Second allergy death victim named as Pret supplier hits back
The second customer thought to have died after suffering an allergic reaction to a Pret A Manger sandwich has been identified.
Avon Coroner's Office said dental nurse Celia Marsh, 42, from Melksham, died at the Royal United Hospital in Bath on December 27 last year.
A spokesman said inquiries into her death were continuing and no date had yet been fixed for a full inquest hearing.
The firm blamed by Pret A Manger for supplying the yoghurt hit back at the food chain on Sunday, describing its claims as "unfounded".
The Food Standards Agency (FSA) said it investigated supplier CoYo, which later issued an allergy alert and recalled its coconut yoghurts.
But CoYo denied the recall was linked to Mrs Marsh's death and accused Pret of hampering its own probe by failing to provide vital information.
Details of Mrs Marsh's death emerged as Pret was facing scrutiny over the case of 15-year-old Natasha Ednan-Laperouse, who was allergic to sesame and died after eating one of its baguettes.
Mrs Marsh died after buying a sandwich in a Pret store in Stall Street, Bath.
Pret said it had been "mis-sold" a guaranteed dairy-free yoghurt by CoYo that was found to contain dairy protein.
CoYo, a coconut milk brand that has been endorsed by TV cook Nigella Lawson, recalled some yoghurts in February.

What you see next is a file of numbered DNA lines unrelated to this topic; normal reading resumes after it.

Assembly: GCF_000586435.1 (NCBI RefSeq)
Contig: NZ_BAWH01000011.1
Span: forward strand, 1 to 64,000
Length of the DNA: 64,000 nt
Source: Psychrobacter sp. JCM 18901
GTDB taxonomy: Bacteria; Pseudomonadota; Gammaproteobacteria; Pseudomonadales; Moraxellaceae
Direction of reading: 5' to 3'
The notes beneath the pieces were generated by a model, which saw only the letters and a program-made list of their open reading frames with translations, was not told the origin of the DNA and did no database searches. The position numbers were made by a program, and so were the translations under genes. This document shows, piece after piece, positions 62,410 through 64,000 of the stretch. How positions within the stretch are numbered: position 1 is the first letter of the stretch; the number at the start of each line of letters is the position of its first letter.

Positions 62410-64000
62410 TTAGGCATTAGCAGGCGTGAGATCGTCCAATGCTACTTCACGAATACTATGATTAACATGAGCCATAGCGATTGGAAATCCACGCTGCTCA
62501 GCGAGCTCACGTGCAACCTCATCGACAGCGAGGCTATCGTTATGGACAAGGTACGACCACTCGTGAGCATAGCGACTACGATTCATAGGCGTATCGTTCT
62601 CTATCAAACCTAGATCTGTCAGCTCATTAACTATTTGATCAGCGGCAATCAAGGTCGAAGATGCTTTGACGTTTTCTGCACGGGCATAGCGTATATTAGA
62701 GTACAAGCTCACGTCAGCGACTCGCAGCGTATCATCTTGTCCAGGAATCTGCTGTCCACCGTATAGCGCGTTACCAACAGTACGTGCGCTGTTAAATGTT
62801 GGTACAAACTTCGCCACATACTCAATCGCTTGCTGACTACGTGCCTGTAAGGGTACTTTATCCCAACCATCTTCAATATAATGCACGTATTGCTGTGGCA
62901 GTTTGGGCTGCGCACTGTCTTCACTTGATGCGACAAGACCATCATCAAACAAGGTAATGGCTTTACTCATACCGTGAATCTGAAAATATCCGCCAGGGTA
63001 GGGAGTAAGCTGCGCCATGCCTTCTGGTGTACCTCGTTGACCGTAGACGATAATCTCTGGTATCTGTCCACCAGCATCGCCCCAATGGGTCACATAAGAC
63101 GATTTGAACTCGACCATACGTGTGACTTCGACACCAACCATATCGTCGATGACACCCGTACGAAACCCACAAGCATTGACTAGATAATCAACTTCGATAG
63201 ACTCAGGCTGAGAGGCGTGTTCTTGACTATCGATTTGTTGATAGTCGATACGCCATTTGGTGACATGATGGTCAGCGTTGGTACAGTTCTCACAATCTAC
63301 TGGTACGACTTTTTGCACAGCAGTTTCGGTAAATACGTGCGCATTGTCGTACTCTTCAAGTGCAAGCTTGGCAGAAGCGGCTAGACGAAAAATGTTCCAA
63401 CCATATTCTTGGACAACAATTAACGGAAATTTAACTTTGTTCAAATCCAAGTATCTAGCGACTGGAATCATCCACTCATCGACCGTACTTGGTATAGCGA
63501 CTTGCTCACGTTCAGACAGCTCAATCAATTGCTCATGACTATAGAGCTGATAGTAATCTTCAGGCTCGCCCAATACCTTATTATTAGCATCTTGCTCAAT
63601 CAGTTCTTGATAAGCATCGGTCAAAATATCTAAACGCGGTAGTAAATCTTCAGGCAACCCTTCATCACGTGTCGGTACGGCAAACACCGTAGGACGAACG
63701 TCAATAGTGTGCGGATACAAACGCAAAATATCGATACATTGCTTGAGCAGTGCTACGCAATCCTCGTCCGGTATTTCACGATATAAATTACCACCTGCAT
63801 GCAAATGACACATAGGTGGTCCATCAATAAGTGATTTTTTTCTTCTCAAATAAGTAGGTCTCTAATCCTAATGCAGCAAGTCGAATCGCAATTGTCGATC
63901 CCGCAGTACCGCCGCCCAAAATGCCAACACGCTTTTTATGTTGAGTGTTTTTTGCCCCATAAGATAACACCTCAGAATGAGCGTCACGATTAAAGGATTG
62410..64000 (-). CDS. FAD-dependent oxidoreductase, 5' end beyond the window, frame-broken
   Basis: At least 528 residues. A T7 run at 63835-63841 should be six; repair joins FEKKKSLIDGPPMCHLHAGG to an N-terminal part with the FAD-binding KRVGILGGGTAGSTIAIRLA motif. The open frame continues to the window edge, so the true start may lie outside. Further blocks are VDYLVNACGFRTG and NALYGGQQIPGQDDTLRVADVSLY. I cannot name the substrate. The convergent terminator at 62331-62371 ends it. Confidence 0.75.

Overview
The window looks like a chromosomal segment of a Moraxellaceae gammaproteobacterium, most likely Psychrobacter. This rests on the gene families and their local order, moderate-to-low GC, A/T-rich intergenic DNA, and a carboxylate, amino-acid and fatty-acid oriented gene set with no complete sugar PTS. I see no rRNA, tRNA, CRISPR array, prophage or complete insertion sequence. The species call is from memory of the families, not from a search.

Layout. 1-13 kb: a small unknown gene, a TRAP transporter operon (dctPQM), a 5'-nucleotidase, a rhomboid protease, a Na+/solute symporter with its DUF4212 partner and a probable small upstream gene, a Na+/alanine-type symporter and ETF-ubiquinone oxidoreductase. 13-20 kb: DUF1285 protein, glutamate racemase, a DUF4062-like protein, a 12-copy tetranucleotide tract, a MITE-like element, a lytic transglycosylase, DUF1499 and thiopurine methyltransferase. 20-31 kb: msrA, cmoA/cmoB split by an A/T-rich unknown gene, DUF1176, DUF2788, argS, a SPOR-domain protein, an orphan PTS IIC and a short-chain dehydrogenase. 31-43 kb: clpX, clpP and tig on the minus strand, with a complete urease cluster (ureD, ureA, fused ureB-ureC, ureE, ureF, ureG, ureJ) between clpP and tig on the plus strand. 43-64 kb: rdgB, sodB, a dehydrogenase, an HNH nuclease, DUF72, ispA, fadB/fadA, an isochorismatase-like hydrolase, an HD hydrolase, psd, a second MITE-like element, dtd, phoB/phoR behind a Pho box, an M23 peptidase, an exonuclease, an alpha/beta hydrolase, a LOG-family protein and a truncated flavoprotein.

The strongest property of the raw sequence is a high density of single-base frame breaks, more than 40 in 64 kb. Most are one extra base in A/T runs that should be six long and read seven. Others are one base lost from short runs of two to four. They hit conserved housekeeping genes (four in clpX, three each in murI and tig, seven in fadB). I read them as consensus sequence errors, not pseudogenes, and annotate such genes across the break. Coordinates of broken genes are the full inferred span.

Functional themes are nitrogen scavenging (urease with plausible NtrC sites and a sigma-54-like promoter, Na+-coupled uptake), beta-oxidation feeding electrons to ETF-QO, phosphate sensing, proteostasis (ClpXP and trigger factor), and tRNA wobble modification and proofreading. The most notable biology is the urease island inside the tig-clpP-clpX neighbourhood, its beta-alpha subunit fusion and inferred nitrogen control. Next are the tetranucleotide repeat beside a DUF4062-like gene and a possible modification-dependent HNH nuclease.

But on Sunday, CoYo denied this was related, saying that product was supplied to it in January – after the woman's death.
"The dairy-free product we provided to Pret in December 2017, at the time of this tragedy, is not linked to the product we recalled in February 2018," a spokeswoman said.
"Pret's inability to provide us with a batch code, despite several requests, has severely limited our ability to investigate this further."
Bath Council alerted Pret to the incident and the chain said on Saturday it then withdrew all affected products, ended its CoYo contract and launched legal action.
"Subsequent testing by Pret and two independent authorities found that the CoYo dairy-free yoghurt contained traces of dairy protein," a Pret spokesman added.
Pret announced last week that it will include full ingredient labelling on all of its products and the Government is considering a law change after the death of Natasha, from Fulham, south-west London.
She collapsed on board a flight in July 2016 after eating an artichoke, olive and tapenade baguette she had bought in Heathrow Airport.
Natasha's parents, Nadim and Tanya Ednan-Laperouse, have since campaigned for allergy awareness and a change in food labelling laws.
"We were incredibly saddened to learn of someone else losing their life from allergens in their food," they said in a statement on Sunday.